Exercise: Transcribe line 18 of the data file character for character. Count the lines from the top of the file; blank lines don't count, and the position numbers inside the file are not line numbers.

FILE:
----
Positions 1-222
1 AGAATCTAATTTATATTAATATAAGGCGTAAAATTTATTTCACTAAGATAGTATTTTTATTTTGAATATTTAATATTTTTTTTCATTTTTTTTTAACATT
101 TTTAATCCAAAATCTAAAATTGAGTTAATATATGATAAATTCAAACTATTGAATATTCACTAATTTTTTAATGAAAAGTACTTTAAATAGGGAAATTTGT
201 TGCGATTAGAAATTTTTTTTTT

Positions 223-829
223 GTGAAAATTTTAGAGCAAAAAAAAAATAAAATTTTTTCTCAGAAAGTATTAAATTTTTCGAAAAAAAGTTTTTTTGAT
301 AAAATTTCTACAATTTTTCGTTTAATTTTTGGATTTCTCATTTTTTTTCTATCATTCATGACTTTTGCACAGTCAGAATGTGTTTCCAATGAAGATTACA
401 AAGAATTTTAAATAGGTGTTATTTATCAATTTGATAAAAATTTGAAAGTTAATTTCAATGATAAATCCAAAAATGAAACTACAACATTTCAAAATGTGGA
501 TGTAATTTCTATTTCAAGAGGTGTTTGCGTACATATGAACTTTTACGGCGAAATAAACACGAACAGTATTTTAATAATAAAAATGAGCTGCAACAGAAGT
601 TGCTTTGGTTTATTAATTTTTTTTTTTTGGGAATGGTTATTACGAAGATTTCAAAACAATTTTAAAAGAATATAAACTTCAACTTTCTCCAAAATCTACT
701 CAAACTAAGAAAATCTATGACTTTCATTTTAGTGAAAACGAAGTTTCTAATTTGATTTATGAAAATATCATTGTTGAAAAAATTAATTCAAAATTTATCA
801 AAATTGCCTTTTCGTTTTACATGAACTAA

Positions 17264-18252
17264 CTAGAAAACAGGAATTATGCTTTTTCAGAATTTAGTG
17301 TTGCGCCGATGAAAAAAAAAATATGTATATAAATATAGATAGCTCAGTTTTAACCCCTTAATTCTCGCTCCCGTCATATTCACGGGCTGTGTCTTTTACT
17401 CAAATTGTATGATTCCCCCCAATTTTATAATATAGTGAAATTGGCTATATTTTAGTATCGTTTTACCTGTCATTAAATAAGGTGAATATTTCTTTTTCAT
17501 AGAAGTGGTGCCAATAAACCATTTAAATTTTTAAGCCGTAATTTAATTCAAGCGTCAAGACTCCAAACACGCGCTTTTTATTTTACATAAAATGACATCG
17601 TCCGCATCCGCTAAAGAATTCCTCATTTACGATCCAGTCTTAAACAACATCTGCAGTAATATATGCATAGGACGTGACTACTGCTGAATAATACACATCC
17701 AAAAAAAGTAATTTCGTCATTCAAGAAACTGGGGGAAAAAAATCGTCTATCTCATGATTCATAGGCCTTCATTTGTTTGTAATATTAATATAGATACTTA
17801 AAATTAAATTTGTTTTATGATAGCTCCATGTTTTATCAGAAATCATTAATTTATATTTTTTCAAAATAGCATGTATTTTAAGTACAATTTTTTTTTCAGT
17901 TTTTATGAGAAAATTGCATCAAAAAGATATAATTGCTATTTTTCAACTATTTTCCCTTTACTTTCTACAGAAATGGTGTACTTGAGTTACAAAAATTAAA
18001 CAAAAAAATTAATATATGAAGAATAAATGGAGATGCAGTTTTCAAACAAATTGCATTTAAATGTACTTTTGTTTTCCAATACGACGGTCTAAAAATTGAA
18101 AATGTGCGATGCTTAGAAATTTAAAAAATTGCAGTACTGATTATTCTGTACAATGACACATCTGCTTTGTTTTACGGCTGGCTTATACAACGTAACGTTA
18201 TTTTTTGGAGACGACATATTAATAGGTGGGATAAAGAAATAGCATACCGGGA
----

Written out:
17601 TCCGCATCCGCTAAAGAATTCCTCATTTACGATCCAGTCTTAAACAACATCTGCAGTAATATATGCATAGGACGTGACTACTGCTGAATAATACACATCC